Much like rock beats scissors and the first Star Wars trilogy beats the second, good service apparently trumps low prices for new car buyers.
That revelation comes in an interesting survey from JD Power last week on how car buyers choose their dealerships:
More than half (52 percent) of new-vehicle buyers indicate that dealer treatment was a major reason to purchase their new car or light truck from a specific dealer, according to the J.D. Power and Associates 2010 U.S. Sales Satisfaction Index (SSI) Study, which analyzes the new-vehicle purchase experience. Interestingly, the study finds that only 38 percent of buyers cite vehicle price, or the "deal," as the reason for selecting their dealer.
It tells you a lot about how terrible the car-buying experience can be that buyers are willing to forgo the lowest price on an identical product to avoid being hassled. That's why it's no surprise that a big chunk of dealership visits -- 18 percent -- end because of poor treatment by dealership salespeople. And if those lovely price negotiations feel long and drawn out, that's because they are: The average deal takes 53 minutes on average to negotiate, according to the survey.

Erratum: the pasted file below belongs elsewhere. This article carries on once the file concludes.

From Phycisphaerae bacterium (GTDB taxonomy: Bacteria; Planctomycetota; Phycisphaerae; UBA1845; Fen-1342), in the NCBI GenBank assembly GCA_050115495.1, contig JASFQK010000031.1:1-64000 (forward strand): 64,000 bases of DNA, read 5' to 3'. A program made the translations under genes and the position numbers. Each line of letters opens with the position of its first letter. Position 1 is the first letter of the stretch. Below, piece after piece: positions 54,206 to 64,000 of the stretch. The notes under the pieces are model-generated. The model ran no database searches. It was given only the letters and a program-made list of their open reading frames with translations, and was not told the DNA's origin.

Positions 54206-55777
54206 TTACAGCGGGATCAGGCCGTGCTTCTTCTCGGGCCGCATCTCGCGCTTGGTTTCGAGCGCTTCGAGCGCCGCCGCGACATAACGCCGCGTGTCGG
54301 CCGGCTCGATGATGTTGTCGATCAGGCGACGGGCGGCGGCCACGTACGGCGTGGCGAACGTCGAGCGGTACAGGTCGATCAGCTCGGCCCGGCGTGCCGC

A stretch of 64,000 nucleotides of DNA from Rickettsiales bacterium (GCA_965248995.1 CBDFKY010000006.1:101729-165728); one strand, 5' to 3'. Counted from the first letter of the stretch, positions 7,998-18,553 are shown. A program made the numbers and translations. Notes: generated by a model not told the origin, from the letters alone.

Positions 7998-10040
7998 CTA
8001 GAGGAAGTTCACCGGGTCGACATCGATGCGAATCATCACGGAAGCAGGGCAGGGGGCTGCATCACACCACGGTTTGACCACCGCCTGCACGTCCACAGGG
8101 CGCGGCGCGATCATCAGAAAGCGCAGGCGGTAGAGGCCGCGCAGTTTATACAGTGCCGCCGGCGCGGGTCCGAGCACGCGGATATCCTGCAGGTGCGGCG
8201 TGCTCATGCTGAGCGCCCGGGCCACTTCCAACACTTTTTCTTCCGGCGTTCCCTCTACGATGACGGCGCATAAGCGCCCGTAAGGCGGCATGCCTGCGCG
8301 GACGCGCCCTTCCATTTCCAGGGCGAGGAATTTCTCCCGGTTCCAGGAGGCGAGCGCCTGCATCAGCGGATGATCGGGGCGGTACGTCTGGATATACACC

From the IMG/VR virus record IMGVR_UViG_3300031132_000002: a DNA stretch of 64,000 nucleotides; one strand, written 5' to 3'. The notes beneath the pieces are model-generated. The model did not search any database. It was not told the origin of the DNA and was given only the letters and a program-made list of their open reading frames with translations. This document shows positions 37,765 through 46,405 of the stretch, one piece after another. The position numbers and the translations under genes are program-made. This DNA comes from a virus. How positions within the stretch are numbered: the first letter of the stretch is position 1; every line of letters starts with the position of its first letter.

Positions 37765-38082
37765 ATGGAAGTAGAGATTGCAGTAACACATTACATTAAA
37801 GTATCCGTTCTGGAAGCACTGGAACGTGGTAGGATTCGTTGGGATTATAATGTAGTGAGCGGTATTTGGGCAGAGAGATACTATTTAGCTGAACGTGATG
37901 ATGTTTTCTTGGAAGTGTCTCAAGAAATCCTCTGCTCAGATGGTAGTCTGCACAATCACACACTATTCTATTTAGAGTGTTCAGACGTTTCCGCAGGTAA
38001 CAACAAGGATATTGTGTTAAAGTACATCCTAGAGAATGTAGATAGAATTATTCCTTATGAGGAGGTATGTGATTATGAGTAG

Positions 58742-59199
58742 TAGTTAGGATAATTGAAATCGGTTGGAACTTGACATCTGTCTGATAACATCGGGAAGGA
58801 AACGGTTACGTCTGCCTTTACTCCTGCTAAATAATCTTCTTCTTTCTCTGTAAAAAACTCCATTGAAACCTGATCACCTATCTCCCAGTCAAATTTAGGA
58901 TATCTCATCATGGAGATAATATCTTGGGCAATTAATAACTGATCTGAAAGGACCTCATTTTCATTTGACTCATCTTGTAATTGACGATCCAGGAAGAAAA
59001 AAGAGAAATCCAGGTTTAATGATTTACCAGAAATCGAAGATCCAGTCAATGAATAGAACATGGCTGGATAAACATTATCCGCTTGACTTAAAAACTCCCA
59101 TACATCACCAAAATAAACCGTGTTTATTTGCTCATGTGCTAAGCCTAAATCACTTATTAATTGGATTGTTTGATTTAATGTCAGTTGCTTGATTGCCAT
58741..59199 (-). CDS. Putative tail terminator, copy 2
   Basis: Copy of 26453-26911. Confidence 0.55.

Luckily, you don't really have to choose between a good price and good service. Nowadays, most dealerships will deal with you over e-mail.
Once you've identified the cars you'd like to consider, gone to a dealership to test drive them (refusing to consider buying then and there, of course) and identified which car is The One, all you have to do is e-mail all the dealers in a 50-mile radius asking for a quote. Then, take the three that give you the best quotes and pit them against each other (But Dealership X gave me this price), finance the auto loan through your own bank or credit union, and walk into the dealership with the best deal to pick up the car with your check in hand. More people are taking this approach, apparently:
Nearly one-fourth (24 percent) of buyers in 2010 submitted an online request for quote to a dealer, and were, on average, more satisfied with the negotiation process and price paid.
I haven't personally used this method yet, but a relative tried it and loved it. I plan to use it the next time I buy a car, just because I really hate both the showroom hard sell and sitting in the F&I room for an hour dickering over price, etc.
What do you think? How do you select a dealer? Would anyone who's bought a car over e-mail care to share their experiences with it?